Jon Arne Søreide1,2
1Department of Gastrointestinal Surgery, Stavanger University Hospital, Stavanger, Norway; 2Department of Clinical Medicine, University of Bergen, Bergen, Norway
Correspondence: Jon Arne Søreide
Department of Gastrointestinal Surgery, Stavanger University Hospital, POB 8100, Stavanger N-4022, Norway
Tel +47 905 31770
Fax +47 51519919
Email [email protected]
Abstract: Hepatoid adenocarcinoma of the stomach (HAS) is a rare subgroup of gastric cancer (GC). Morphologically, this tumor exhibits both adenocarcinomatous and hepatocellular differentiation, and most tumors show immunohistochemical staining for alpha-fetoprotein (AFP) or elevated AFP serum levels. The diagnosis of HAS is frequently delayed, and at least half of patients have advanced disease at the time of diagnosis. Despite a lack of evidence, treatment approaches have mostly followed principles for the treatment of common gastric cancer (CGC), including radical surgery in eligible patients with curative intent. The indications for and the type of adjuvant systemic treatments remain unclear. Additionally, there is a lack of evidence allowing any firm conclusions to be drawn regarding the best treatment for patients with metastatic HAS (mHAS). Chemotherapy regimens, including cisplatin-based chemotherapy, are considered the most efficient first-line systemic treatment in advanced situations. Their combination with targeted therapy (i.e., trastuzumab) in HER2-positive tumors seems promising. The rarity of these patients and the scarce and heterogeneous literature on this particular subgroup of GC make it difficult to provide any robust evidence for the clinical management of patients with HAS.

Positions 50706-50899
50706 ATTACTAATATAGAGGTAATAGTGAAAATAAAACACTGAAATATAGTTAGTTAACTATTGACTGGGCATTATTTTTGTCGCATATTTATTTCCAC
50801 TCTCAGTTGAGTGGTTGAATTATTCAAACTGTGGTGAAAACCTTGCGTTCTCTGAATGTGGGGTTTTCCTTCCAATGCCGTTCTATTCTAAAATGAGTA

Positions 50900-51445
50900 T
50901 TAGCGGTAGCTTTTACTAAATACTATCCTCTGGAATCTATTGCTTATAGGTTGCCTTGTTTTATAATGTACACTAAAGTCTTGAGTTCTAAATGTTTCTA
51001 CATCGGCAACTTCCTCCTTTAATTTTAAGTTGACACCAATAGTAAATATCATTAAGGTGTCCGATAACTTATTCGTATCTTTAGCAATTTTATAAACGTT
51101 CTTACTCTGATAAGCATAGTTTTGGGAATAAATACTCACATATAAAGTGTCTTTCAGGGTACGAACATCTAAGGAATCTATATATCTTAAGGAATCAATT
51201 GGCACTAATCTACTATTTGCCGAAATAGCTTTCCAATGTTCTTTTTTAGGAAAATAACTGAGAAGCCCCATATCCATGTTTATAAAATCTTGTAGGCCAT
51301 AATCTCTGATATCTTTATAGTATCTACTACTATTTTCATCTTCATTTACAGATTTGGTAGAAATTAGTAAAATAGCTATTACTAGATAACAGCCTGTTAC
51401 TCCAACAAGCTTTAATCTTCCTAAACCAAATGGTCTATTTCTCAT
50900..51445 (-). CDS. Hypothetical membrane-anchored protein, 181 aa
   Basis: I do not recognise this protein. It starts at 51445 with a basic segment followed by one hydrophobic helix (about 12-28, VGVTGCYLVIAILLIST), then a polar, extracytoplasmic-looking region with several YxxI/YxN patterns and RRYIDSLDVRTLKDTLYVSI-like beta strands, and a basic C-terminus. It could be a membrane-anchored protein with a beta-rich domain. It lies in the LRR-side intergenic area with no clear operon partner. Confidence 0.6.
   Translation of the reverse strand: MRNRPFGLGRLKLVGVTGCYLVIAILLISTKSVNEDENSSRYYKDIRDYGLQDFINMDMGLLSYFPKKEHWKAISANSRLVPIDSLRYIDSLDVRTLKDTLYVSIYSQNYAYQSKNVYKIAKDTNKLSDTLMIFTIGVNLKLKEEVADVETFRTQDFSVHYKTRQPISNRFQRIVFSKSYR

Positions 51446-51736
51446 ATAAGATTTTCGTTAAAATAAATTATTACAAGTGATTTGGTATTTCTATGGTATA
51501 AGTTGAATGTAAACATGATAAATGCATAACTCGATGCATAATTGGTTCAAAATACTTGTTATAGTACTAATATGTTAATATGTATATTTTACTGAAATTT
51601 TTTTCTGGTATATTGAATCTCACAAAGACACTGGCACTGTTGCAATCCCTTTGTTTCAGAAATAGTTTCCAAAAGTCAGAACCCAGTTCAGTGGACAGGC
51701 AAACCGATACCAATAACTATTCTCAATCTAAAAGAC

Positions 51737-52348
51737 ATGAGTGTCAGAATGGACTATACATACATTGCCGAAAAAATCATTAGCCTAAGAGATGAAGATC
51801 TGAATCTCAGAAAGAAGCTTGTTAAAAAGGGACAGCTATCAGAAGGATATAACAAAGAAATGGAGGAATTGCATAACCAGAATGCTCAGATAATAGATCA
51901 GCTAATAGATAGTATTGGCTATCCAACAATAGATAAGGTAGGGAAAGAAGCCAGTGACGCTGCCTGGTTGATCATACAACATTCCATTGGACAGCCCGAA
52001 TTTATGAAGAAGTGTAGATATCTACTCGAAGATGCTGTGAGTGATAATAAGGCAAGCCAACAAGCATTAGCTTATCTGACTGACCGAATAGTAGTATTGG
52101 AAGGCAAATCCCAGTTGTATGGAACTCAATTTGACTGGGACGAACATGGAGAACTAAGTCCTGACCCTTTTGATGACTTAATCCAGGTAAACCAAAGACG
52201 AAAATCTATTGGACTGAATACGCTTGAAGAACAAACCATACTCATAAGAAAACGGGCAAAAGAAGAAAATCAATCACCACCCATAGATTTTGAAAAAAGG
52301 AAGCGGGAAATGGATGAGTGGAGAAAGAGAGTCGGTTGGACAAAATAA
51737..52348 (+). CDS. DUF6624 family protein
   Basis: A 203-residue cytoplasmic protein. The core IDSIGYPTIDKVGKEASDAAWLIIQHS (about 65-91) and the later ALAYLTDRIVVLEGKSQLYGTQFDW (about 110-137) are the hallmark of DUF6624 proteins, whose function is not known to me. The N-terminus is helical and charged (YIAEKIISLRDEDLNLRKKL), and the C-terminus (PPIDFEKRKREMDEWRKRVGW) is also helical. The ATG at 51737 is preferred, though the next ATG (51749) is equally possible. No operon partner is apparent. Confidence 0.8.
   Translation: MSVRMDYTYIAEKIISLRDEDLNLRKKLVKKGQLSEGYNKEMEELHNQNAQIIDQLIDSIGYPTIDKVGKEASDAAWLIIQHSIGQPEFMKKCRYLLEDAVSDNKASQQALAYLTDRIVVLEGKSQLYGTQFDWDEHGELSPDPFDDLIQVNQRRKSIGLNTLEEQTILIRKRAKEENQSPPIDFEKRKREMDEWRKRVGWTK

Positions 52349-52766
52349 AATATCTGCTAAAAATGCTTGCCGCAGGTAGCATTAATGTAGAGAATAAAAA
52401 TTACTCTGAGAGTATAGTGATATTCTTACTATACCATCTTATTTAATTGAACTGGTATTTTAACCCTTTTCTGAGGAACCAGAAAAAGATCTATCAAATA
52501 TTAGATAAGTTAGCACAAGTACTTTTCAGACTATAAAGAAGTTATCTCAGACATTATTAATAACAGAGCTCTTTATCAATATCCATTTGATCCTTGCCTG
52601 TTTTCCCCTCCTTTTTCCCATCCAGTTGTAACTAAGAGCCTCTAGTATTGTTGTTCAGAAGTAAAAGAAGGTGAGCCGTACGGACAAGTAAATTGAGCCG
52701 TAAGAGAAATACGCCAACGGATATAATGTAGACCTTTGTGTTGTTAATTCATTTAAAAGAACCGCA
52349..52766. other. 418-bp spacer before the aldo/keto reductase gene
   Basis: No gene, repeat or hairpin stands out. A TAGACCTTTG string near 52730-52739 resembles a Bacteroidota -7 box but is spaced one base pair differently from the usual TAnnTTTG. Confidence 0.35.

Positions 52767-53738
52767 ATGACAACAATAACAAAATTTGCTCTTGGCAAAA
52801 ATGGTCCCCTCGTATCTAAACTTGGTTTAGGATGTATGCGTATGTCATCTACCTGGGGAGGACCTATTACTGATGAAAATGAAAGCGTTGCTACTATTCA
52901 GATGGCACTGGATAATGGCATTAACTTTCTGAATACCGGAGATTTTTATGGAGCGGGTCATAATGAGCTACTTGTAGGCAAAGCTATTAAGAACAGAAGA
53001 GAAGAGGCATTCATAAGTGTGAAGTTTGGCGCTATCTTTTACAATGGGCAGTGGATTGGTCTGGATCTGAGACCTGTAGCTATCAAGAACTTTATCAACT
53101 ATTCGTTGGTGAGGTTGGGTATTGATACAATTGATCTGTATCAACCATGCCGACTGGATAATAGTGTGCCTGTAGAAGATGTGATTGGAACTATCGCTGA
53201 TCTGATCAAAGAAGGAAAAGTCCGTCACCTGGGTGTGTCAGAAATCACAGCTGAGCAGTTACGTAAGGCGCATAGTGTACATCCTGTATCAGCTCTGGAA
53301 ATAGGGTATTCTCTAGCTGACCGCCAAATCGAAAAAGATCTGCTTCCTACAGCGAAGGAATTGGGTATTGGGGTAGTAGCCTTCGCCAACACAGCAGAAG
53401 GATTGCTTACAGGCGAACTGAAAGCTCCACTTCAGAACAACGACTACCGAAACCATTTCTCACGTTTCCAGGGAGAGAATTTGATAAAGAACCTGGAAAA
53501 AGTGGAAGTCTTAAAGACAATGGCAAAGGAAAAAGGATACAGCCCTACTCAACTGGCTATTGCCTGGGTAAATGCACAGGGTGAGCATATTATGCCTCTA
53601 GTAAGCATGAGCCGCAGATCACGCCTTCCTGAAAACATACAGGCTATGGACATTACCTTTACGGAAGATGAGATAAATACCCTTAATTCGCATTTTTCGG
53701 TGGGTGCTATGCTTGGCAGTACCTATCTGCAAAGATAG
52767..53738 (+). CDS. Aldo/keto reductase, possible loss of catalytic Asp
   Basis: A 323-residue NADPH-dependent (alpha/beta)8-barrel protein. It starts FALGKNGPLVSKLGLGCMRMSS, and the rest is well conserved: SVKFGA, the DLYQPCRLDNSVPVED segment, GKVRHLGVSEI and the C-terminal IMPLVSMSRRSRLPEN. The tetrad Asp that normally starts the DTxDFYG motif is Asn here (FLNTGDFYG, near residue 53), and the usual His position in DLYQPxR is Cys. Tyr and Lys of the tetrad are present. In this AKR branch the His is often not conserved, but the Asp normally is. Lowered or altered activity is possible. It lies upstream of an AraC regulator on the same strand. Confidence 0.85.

Keywords: hepatoid adenocarcinoma, stomach, gastric, alpha-fetoprotein, therapy, prognosis
This work is published and licensed by Dove Medical Press Limited. The full terms of this license are available at https://www.dovepress.com/terms.php and incorporate the Creative Commons Attribution – Non Commercial (unported, v3.0) License.
By accessing the work you hereby accept the Terms. Non-commercial uses of the work are permitted without any further permission from Dove Medical Press Limited, provided the work is properly attributed. For permission for commercial use of this work, please see paragraphs 4.2 and 5 of our Terms.